Hi all. This is my 5.5 mm pellet air gun i made last summer. The paint wear off a bit, need a new paint job . It runs on 100-120 psi, QDV valve, PVC air chamber. Has a lot off power, pellets easily penetrates through cans and other stuff. This is my second build. I'm really happy about it Making a wooden foregrip (Brian the brain thanks for advise). So how is it? Video:
Added metal plate on the back off the stock
Fancy bolt :D listening to advice
Last edited by jrrdw on Sat Oct 19, 2013 10:27 am, edited 5 times in total.
Thanks for the kind words jackssmirkingrevenge http://www.spudfiles.com/forums/paca-mk ... 21703.html in fact this is exactly where i found the valve design. But i modified it a bit: placed a spring in it and made a different trigger mechanism with a lever. BAR hmm could be a good look for my next project i working on.
Looks Fantastic! I'm trying to make a Semi-Auto golf ball launcher. With the main action being barrel movement. Kinda like the M82A1 or the AN-94. But I cant figure it out. And that gun looks alot like the BAR.
Thanks for compliments. Added a diagram of the valve. Loading mechanism is very simple you will see it how it works in the picture. Blue the metal would be awesome but i have never done that before, need some research FPS ? i have no idea how many, since i don't have a chrony sorry
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Loading mechanism barrel slides front when i move the bolt
Bluing specifically refers to the treatment of steel:
Bluing is a passivation process in which steel is partially protected against rust, and is named after the blue-black appearance of the resulting protective finish. True gun bluing is an electrochemical conversion coating resulting from an oxidizing chemical reaction with iron on the surface selectively forming magnetite (Fe3O4)
You can blacken brass, but it is a different process:
A black or oxidized surface on brass is produced by a solution of carbonate of copper in ammonia. The work is immersed and allowed to remain until the required tint is observed. The carbonate of copper is best used in a plastic condition, as it is then much more easily dissolved. Plastic carbonate of copper may be mixed as follows: Make a solution of blue vitriol (sulphate of copper) in hot water, and add a strong solution of common washing soda to it as long as any precipitate forms. The precipitate is allowed to settle, and the clear liquid is poured off. Hot water is added, and the mass stirred and again allowed to settle. This operation is repeated six or eight times to remove the impurities. After the water has been removed during the last pouring, and nothing is left but an emulsion of the thick plastic carbonate in a small quantity of water, liquid ammonia is added until everything is dissolved and a clear, deep-blue liquid is produced. If too strong, water may be added, but a strong solution is better than a weak one. If it is desired to make the solution from commercial plastic carbonate of copper the following directions may be followed: Dissolve 1 pound of the plastic carbonate of copper in 2 gallons of strong ammonia. This gives the required strength of solution.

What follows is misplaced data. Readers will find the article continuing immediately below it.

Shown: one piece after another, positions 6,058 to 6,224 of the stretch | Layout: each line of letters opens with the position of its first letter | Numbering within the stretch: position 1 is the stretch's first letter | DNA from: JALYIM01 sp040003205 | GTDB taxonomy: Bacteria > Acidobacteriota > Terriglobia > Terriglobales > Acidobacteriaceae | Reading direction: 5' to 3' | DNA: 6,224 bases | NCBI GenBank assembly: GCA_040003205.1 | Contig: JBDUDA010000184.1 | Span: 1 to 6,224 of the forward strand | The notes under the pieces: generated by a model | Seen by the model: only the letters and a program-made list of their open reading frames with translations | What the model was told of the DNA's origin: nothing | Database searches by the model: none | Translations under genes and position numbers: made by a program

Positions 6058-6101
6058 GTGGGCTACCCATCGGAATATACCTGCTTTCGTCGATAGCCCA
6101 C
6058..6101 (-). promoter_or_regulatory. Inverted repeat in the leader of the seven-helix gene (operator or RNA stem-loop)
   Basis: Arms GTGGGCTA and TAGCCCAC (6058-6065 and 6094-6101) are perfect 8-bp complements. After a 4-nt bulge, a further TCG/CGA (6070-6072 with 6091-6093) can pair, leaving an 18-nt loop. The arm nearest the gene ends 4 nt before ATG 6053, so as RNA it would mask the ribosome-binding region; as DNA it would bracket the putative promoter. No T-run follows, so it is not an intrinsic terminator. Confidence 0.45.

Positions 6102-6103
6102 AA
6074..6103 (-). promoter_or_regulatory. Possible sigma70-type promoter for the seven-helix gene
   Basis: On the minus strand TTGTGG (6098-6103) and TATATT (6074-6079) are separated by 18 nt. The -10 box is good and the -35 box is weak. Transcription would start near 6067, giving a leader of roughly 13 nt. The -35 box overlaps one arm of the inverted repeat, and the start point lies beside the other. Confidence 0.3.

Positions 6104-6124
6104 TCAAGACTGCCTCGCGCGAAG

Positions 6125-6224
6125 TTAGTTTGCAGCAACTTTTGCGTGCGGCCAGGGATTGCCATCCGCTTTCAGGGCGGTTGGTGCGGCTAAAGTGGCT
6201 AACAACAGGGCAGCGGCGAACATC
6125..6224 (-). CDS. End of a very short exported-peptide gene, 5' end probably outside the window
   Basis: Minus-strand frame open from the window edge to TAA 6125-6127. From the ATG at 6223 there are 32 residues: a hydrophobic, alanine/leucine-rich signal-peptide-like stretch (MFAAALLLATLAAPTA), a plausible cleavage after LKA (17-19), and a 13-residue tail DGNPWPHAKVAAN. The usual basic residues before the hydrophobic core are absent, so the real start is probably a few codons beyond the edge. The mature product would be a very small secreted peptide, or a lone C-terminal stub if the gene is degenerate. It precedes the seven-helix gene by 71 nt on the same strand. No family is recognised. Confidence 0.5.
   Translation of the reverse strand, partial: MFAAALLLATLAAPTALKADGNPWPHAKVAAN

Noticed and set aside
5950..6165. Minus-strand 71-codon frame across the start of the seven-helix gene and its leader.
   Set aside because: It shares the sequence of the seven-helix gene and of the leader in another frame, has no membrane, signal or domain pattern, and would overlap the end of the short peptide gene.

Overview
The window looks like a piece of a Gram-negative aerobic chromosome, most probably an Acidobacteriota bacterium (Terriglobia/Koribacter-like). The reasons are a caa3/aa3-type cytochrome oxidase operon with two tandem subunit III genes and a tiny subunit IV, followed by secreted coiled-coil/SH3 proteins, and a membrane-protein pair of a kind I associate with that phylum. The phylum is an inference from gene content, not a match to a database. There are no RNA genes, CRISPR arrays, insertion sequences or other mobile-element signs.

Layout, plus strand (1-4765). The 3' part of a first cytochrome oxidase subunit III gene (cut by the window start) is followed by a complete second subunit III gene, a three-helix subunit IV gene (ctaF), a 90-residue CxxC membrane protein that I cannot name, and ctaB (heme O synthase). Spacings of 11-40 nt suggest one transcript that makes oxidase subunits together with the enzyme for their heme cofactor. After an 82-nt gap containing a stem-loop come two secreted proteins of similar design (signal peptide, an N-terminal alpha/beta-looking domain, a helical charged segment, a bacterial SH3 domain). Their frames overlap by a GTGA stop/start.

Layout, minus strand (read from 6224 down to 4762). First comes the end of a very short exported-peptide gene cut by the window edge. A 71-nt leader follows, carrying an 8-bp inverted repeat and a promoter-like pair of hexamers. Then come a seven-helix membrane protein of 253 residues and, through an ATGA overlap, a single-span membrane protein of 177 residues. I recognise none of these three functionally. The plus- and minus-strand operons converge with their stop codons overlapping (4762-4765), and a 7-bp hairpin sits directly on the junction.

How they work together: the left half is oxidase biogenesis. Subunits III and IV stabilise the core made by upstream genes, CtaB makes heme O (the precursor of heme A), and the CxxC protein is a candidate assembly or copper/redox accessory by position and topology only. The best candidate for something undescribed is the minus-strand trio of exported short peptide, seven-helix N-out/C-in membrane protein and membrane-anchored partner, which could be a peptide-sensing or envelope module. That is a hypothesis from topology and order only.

The brass which it is desired to blacken is first boiled in a strong potash solution to remove grease and oil, then well rinsed and dipped in the copper solution, which has previously been heated to from 150° to 175° F. This solution, if heated too hot, gives off all the ammonia.
The brass is left in the solution until the required tint is produced. The color produced is uniform, black, and tenacious. The brass is rinsed and dried in sawdust. A great variety of effects may be produced by first finishing the brass before blackening, as the oxidizing process does not injure the texture of the metal. A satisfactory finish is produced by first rendering the surface of the brass matt, either by scratch-brush or similar methods, as the black finish thus produced by the copper solution is dead —one of the most pleasing effects of an oxidized surface. Various effects may also be produced by coloring the entire article and then buffing the exposed portions.